Author, Helen Tootsi

@helentootsi, Staff Writer
Los Angeles

29. 08. 16

Intense and socially critical, Fullerton - Batten let's the mind float on the hazy edge of brutally honest yet twisted cinematic subconscious of modern world. Her imagery and visualisation of subject matter lingers in the mood and provocation of breaking the norms. She cuts through the trivial whilst eloquently channeling the haunting reality.

PhotographyFine ArtPortraitArt DirectionDocumentarySocialManipulation

By selecting projects, settings, poses, models’ demeanours and mood through lighting to create images that provoke a reaction from the viewer, Julia Fullerton-Batten creates fine art photography that makes the mind drift. Her poised way of carrying the emotion through her imagery simply gets the curious eye to dig a little deeper and notice the layers of social and moral shades that can easily be missed at a glance. Call me crazy, but for me, Fullerton-Batten creates cinematic fairy tales of modern world. The same way as fairy tale was never all about happy endings and butterflies, her work carries the dark undertone of subjects she’s working on.
Hans Christian Andersen killed The Little Match Girl, he told the story of a modern world’s superficiality and the inner fears of one being. What Fullerton-Batten is doing in images leaves the audience with eerie recognition of buried dreams, pulls on the strings of one's conscious by making them snap out of the delusion of ideal world. She infuses it with a cold refreshing breeze of icy air. Yet by doing that, she uses colours schemes of each subject in the manner that gives hope to that particular theme. For someone who had to wait for her father to clean up a makeshift darkroom in the family’s bathroom before having pre-bed bath, photography has always been part of her blood.
She is one of the most interesting fine art photographers to keep an eye on.  With her commissioned work living its own life, she often compares her creative process to being an artist with a blank canvas or a sculptor standing in front of a block of marble. They both end up with a work of art of their own creation. She’s playing with disproportions and dreamlike spaces, often distorting the reality to see the deeper nuances of its presence.   Hauntingly mysterious, surreal and gorgeous, she keeps creating imagery that carries a story, completely immersed in our social subconscious.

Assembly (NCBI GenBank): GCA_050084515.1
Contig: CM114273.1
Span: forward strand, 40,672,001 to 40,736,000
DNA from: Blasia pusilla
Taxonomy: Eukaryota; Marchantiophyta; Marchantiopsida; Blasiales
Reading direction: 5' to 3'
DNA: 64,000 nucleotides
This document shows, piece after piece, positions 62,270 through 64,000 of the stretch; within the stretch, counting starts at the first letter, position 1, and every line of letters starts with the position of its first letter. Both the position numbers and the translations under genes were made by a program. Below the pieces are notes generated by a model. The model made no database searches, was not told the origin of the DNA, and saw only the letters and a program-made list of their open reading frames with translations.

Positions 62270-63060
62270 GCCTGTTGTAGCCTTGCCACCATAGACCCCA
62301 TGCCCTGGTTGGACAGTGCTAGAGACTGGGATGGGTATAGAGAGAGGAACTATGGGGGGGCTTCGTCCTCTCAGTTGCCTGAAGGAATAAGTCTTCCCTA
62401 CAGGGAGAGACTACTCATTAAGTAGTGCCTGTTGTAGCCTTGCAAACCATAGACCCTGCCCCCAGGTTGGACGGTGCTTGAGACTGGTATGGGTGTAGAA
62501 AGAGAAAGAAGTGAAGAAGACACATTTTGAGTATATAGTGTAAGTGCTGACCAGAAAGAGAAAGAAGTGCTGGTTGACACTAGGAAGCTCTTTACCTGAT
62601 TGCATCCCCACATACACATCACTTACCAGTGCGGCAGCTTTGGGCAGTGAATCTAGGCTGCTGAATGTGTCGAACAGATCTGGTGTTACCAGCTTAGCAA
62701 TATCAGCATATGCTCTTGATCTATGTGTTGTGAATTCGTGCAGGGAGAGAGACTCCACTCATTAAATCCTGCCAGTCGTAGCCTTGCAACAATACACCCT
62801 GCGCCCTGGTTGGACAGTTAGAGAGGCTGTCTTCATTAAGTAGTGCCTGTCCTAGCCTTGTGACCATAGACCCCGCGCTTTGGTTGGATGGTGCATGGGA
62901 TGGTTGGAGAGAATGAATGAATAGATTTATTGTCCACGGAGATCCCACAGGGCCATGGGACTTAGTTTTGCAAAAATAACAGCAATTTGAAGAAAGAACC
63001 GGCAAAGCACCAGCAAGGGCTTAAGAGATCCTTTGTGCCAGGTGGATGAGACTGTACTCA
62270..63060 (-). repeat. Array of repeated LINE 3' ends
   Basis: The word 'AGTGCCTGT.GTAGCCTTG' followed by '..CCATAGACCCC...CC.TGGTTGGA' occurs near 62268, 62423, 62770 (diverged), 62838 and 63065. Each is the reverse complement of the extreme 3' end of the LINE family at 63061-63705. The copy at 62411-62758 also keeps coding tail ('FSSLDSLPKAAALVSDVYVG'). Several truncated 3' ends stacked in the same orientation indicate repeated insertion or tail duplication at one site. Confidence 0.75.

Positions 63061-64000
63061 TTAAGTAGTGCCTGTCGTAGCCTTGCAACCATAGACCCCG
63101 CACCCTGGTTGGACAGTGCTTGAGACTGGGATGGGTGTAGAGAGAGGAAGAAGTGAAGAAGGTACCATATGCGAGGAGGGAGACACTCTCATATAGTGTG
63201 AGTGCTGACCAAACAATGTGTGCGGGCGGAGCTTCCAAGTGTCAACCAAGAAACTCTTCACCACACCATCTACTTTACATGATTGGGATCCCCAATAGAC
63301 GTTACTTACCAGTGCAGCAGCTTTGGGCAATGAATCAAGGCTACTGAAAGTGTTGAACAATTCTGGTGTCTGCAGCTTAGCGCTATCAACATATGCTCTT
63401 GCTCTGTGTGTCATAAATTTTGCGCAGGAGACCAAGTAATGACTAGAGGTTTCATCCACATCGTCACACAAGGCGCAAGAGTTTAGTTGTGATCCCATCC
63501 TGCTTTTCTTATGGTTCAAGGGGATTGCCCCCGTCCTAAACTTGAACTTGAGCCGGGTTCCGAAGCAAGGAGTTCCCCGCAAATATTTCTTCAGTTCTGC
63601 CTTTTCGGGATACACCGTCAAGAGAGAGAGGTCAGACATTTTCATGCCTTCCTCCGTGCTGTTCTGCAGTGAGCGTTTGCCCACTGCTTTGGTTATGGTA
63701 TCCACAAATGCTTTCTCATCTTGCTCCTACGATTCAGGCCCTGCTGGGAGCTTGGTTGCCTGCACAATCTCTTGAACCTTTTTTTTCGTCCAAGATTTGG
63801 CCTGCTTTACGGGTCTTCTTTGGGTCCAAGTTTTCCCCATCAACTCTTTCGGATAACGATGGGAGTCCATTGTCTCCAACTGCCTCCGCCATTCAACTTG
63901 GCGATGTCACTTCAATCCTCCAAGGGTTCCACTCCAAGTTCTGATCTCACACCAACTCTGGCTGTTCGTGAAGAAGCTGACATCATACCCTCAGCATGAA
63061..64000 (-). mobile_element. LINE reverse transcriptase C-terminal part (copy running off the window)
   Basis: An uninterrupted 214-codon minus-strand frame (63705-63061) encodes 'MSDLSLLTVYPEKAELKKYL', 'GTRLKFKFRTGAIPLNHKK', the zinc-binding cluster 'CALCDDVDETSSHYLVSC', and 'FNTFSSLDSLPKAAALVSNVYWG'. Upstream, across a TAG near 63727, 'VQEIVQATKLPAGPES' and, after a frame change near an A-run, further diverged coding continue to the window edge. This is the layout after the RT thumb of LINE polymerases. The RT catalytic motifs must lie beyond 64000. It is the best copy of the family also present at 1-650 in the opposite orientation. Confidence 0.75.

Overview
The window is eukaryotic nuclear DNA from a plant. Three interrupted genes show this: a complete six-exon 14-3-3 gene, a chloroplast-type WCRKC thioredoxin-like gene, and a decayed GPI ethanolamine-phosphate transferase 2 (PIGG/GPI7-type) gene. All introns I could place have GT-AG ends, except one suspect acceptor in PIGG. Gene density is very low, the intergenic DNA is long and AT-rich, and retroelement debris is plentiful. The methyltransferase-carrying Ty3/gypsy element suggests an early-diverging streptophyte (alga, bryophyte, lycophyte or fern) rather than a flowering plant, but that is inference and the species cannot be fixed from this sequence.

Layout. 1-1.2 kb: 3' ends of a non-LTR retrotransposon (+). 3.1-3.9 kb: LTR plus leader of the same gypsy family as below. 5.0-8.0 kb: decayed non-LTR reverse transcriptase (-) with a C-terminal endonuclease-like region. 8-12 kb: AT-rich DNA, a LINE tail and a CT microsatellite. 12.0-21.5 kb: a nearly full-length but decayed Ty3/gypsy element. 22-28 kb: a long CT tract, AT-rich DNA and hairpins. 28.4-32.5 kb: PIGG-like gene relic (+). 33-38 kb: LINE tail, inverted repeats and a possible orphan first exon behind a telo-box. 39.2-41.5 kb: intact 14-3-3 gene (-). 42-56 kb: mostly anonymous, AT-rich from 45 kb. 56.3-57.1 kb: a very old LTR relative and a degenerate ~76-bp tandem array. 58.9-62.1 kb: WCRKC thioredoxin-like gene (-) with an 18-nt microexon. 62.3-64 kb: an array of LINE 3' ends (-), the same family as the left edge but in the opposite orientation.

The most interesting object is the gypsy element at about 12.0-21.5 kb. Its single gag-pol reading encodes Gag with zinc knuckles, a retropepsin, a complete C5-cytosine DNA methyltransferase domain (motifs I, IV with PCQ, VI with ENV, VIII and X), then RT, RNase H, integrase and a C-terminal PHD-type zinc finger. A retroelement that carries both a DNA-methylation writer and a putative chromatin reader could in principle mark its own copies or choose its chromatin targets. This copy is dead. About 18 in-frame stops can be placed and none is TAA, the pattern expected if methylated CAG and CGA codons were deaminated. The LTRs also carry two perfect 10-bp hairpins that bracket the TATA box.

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The Interview

Your first more widely known breakthrough project was “Teenage Stories”

Could you tell me what was the inspiration behind it?

‘Teenage Stories’ contains many episodes from my own experiences as a teenager, and is very semi-autobiographical in nature. It narrates the real-life experiences which a teenager experiences from pre-pubescence through the next few years in adjusting to emotional and physical changes; also to the adjustments she makes with regards to her tenuous position in society. I placed my models as giantesses in model villages to emphasise these adjustments and the challenges they are facing.

Jumping to 2015, you came out with a project Feral Children. You are telling the stories through rather dark perspective, was that always intentional or changed in the process?

My inspiration for Feral Children, 2015’ was the biography of Marina Chapman (‘The Girl with no Name’). Marina was 5-years old when she was kidnapped and abandoned in a Colombian jungle. She was ‘rescued’ five years later. During her stay in the jungle she lived in the company of a group of tiny capuchin monkeys. From the monkeys she learned survival skills and entered into a close relationship with them, especially the younger ones.

I was appalled and at the same time intrigued by this story of a toddler surviving in the wild. It inspired me to search for other cases of feral children and I found that there were quite a number of them. Cases resulted from children being lost, others were snatched by wild animals, and yet others were left or neglected by their parents. My maternal instinct went into overdrive when I considered how these babies, toddlers and young people experienced their lives alone or in the company of wild animals. They must have shown great fortitude to survive loneliness, weather, hunger, illness, etc. In fact, it completely overwhelmed the boundaries of my comprehension. I reason that such cases are still possible today and it became my desire in shooting this project to help raise public awareness that similar cases may be happening down the road or around the corner, as has indeed been the case. I would be proud if my images cause people to reflect on past stories and prevent the occurrence of new ones.